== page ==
# Square pyramidal numbers

A000330 - OEIS

Your task is simple, generate a sequence that, given index i, the value on that position is the sum of squares from 0 upto i where i >= 0.

# Example:

Input: 0
Output: 0           (0^2)

Input: 4
Output: 30          (0^2 + 1^2 + 2^2 + 3^2 + 4^2)

Input: 5
Output: 55          (0^2 + 1^2 + 2^2 + 3^2 + 4^2 + 5^2)


# Specification:

• You may take no input and output the sequence indefinitely;
• You may take input N and output the Nth element of the sequence;
• You may take input N and output the first N elements of the sequence.
• Fun observation from OEIS: This sequence contains exactly two perfect squares: f(1) == 1 * 1 (1), and f(24) == 70 * 70 (4900). Oct 17 '17 at 16:31
• May we begin the sequence at f(1) = 1? Oct 18 '17 at 6:10
• @Emigna sorry but no, you need to start from f(0) = 0. i've pointed out that to the few answers that failed that requirement Oct 18 '17 at 9:44
• The f(0) = 0 requirement ruined a few of my solutions :( Oct 19 '17 at 5:19

# TacO, 10 bytes

@i i
+%+*i


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I[     -]_
_^>1
_2 _r

[<

lo
]
+


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## De-sliced

This is actually 4 bytes larger, due to whitespace.

I[     -]_   lo
_^>1   [< ]
_2 _r     +


## Process.

1. Read an integer into the first value
2. While the first value is non-zero.
1. Blank the third value, push 2 onto it.
2. Blank the second value, then calculate the first value to the power of the third, (i^2)
3. Move the second value to the right and place a 1 onto it.
4. Put the value of the first value onto the third value.
5. Calculate the third value minus the second value (i-1)
3. Now the second tape contains the squares of all numbers from inp to 1 squared.
4. Blank the first value
5. While the second value is non-zero
1. Move the second tape to the left.
2. Add the first value to the second value into the third value.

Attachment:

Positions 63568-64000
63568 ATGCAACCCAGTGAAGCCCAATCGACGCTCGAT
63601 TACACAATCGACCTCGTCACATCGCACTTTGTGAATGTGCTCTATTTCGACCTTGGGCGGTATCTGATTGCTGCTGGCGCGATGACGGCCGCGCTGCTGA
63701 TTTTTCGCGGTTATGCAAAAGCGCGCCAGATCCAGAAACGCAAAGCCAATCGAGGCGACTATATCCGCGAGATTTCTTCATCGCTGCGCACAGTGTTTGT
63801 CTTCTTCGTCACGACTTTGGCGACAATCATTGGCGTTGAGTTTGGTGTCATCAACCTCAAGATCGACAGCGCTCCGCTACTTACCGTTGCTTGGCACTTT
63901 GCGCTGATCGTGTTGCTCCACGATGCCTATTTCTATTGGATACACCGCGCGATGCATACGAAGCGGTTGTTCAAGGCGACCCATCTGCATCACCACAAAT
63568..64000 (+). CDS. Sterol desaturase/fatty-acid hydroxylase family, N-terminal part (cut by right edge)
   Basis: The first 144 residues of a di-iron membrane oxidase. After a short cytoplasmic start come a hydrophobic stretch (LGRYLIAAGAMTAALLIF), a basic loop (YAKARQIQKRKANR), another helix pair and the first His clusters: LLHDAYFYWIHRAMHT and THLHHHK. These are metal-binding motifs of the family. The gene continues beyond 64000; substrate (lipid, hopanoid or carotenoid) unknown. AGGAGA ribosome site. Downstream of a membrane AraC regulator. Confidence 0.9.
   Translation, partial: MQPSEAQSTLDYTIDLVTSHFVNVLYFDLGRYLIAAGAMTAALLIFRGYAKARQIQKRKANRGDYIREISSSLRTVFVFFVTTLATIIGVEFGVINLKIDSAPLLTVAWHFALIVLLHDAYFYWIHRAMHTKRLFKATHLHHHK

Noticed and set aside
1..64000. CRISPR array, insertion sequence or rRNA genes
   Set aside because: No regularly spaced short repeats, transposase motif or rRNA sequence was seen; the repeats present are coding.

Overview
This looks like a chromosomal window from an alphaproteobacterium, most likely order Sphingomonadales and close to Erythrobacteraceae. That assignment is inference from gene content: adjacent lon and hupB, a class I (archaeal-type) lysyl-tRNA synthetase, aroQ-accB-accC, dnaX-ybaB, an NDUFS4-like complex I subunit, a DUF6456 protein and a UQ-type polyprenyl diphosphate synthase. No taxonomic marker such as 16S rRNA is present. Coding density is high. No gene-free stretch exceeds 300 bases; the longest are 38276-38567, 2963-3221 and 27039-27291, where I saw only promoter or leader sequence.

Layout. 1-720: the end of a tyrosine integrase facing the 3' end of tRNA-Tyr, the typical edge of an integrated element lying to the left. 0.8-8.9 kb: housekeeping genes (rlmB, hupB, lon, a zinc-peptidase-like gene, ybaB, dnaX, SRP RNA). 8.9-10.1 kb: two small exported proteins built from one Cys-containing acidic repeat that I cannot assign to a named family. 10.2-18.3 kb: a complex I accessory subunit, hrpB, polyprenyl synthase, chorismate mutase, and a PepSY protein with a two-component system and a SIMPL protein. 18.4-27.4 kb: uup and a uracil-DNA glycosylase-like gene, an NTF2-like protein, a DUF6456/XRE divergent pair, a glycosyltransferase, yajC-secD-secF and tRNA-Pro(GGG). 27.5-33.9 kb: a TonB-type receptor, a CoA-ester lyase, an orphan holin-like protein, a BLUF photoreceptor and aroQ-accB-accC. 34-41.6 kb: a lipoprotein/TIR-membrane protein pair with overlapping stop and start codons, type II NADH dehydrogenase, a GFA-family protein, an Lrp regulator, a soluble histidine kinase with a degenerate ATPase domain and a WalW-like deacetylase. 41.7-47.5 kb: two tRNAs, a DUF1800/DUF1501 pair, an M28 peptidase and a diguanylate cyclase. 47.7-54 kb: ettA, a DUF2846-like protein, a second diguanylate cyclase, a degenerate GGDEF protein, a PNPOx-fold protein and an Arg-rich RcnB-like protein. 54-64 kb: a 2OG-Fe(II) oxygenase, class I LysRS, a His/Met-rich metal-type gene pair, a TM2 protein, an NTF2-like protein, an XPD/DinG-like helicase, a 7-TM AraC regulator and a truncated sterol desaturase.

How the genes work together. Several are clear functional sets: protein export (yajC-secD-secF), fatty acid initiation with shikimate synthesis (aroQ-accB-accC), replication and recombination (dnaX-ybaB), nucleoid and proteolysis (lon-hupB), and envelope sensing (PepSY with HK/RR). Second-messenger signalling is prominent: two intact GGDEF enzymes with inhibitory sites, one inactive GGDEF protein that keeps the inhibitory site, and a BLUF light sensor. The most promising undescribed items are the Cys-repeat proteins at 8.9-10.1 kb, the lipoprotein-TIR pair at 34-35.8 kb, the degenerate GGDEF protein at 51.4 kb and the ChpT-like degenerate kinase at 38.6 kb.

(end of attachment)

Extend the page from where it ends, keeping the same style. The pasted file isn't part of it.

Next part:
3. Move the third value into the first value
6. Now, all the i^2 values are summed together, output the first value.

# ReRegex, 53 bytes

#import math
^k([1-9]\d*)/k($1-1)+$1*$1/k0+/0/k#input  ## Explained #import math # Import the math library. ^k([1-9]\d*)/k($1-1)+$1*$1/ # Search the buffer for "k" followed by a non-zero number. Replace it with "k<n-1>+n*n"
k0+/0/                      # Replace k0 with just 0
k#input                     # Default the buffer to k<input>


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## TI-BASIC, 10 bytes

sum(seq(X²,X,0,Ans


Quite simple. The sum of the sequence of the first Ans squares.

# MaybeLater, 36 bytes

n=(readn)/1
write(n*(n+1)*(1+n*2)/6)


Using the closed form formula.

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• Surely you could have posted two different approaches in the same answer? Oct 18 '17 at 4:12

# Common Lisp, 30 bytes

(loop as i to(read)sum(* i i))


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# JavaScript (ES6), 18 bytes

f=n=>n&&n*n--+f(n)


## Try it

o.innerText=(
f=n=>n&&n*n--+f(n)
)(i.value=8);oninput=_=>o.innerText=f(+i.value)
<input id=i type=number><pre id=o>

# TI-Basic, 10 bytes

sum(seq(OO,O,0,Ans


sp00ky

D,f,@,RdBcB*s


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D,f,@,   - Create a monadic function called f. Argument n (example: 5)
R  - Generate range;   STACK = [[1 2 3 4 5]]
d  - Duplicate;        STACK = [[1 2 3 4 5] [1 2 3 4 5]]
Bc - Push the columns; STACK = [[1 1] [2 2] [3 3] [4 4] [5 5]]
B* - Product of each;  STACK = [1 4 9 16 25]
s  - Push the sum;     STACK = [1 4 9 16 25 55]
- Implicitly return 55


# Milky Way, 10 bytes

'L§{:*}G!


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## Explanation:

'          push input to stack
L         push inclusive range
\${  }    map over every element ...
:*     ... duplicate and multiply (square it)
G   sum of list
!  output


# Jelly, 3 bytes

Rḋ


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# Postscript, 149 bytes

/d {def}def
/a {
0 i l 1 0 l
i 2 ge {/i i 1 sub d a}if
} d
/l {rlineto}d
/m {moveto}d
/b {/j exch d /i j d 0 0 m j a j 0 lineto closepath fill}d
5 b


I'm a beginner in programming. I just do that for fun and I'm thankful for any help.

I tried in JavaScript:

var x = 9;

var y = 0;

var z;

for(var i=0; i<=x; i++){z = i*i; y += z;}

console.log(y)
`
• Input cannot be stored in a variable. It must be given by the user or taken as a function parameter. See this meta post Oct 17 '17 at 16:51
• Welcome to PPCG! The point of this challenge is to answer in as little code as possible. It looks like you've made a good start, but you can definitely make it shorter, such as by removing white space. In addition, please consider what @mbomb007 has said about taking input. Oct 17 '17 at 16:51